Friday, May 10, 2013


Once upon a time, in Freedom, Indiana, our family spent most of our time with a nearby Amish community.  In that community the term ‘shifting’ was incredibly common.  It took me a while to gain a full grasp of what they meant by shifting.  In my modern train of thought I went straight to shifting gears, as in a car, and although that idea comes close, that wasn’t quite the connotation they had in mind.

For the Amish shifting was a more holistic concept.  Not just moving to another gear to speed up or slow down, but rather making significant changes in how they did almost everything to deal with the current circumstances.  “Well,” Mary would say, “Ed’s cut himself with a chainsaw and can’t work much right now so I’ll just have to shift.”  Or perhaps, “Nathan’s house caught fire last night, so they’ll be staying with us for the next year, so I guess we’ll just have to shift.”  It was always said so matter-of-factly, as if they were saying, “Oh, I’ve stubbed my toe so I guess I’ll need to wear sandals today.”

Right now we are shifting.

You see, our trusty generator has broken down.  Said generator is the backup for the four solar panels that supply us with electricity.  On a good day with the best conditions (cloudless, cool, crisp days) these four panels will charge our eight golf cart batteries with enough juice that we can live what feels to us like a very normal life.  We can make use of lights well into the night, we can watch a movie, we can use the computer as much as we like, and we can even make a bit of use of small power tools, all without ever listening to the growl of the generator.  When conditions are not perfect for solar absorption we try to cut back a bit on electricity usage, but we have the liberty of adding extra juice whenever necessary by turning on that little, feisty, red machine.

This spring, however, it is raining and cloudy more often than not, and there is no spare electricity to be had.  So we’ll just have to shift.  The house remains very dimly lit during the day, whatever light comes in through the windows will have to do.  In the evening, we’ll light up kerosene lamps which give a warm glow to the whole house.  I am composing this post on battery power alone in Microsoft Word rather than composing directly on the blog because turning on the internet requires also turning on a light to provide the modem with enough electricity to stay on.  Similarly, the oven requires a light to be kept on so that the glow plug always has enough electricity to come on when necessary. (We could set the power inverter differently to account for these items, but then the inverter [which itself requires electricity to run] will run more constantly) Not being able to use the oven on baking day (Friday) means that since Joe can’t bake the usual three loaves of bread to get us through the week, I’ll be making a mega batch of Naan on the stovetop.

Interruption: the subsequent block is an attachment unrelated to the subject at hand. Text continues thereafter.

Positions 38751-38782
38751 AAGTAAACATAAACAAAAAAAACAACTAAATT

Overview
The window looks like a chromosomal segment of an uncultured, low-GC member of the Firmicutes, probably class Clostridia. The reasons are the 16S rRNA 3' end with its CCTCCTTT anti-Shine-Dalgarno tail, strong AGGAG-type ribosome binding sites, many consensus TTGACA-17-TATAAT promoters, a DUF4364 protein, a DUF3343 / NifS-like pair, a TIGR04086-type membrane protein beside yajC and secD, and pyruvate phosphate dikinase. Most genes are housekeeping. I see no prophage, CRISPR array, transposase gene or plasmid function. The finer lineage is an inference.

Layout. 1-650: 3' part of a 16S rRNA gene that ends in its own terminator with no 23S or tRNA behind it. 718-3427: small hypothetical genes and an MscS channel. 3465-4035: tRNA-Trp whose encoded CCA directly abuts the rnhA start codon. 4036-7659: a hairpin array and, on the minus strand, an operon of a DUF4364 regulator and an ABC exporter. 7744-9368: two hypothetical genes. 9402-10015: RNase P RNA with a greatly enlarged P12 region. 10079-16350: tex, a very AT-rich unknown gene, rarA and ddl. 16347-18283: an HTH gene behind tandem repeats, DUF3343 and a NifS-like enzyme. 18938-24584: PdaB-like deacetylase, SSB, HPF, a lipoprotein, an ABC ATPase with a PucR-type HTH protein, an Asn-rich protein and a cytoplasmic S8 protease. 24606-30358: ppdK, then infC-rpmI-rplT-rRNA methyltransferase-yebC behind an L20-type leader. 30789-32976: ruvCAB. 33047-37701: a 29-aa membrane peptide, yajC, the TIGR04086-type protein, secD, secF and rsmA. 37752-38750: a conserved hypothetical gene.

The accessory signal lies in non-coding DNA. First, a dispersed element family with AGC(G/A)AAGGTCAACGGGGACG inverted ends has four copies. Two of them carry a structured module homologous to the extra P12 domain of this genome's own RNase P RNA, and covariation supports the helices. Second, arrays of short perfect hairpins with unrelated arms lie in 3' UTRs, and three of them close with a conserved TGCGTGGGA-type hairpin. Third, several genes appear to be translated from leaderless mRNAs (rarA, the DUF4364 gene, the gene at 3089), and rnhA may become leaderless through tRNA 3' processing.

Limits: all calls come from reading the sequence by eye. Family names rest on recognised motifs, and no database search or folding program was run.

There will be no movies, and no music that we do not make ourselves.  Basically, we need to cut our electrical usage by about 60-80% to keep enough juice in the battery bank to run the freezer. (the freezer only requires enough electricity each day to run a 60 watt lightbulb for 8 hours)

It is quiet and peaceful, and though there are moments when it feels very frustrating, it is a good reminder of how very fortunate we are.  The majority of the world’s population lives without electricity.  So needing to shift, even if that shift becomes permanent, is not so bad.

1 comment:

  1. Interesting. I know you'll do fine with it, but, yeah. I hate change that wasn't my idea. ;)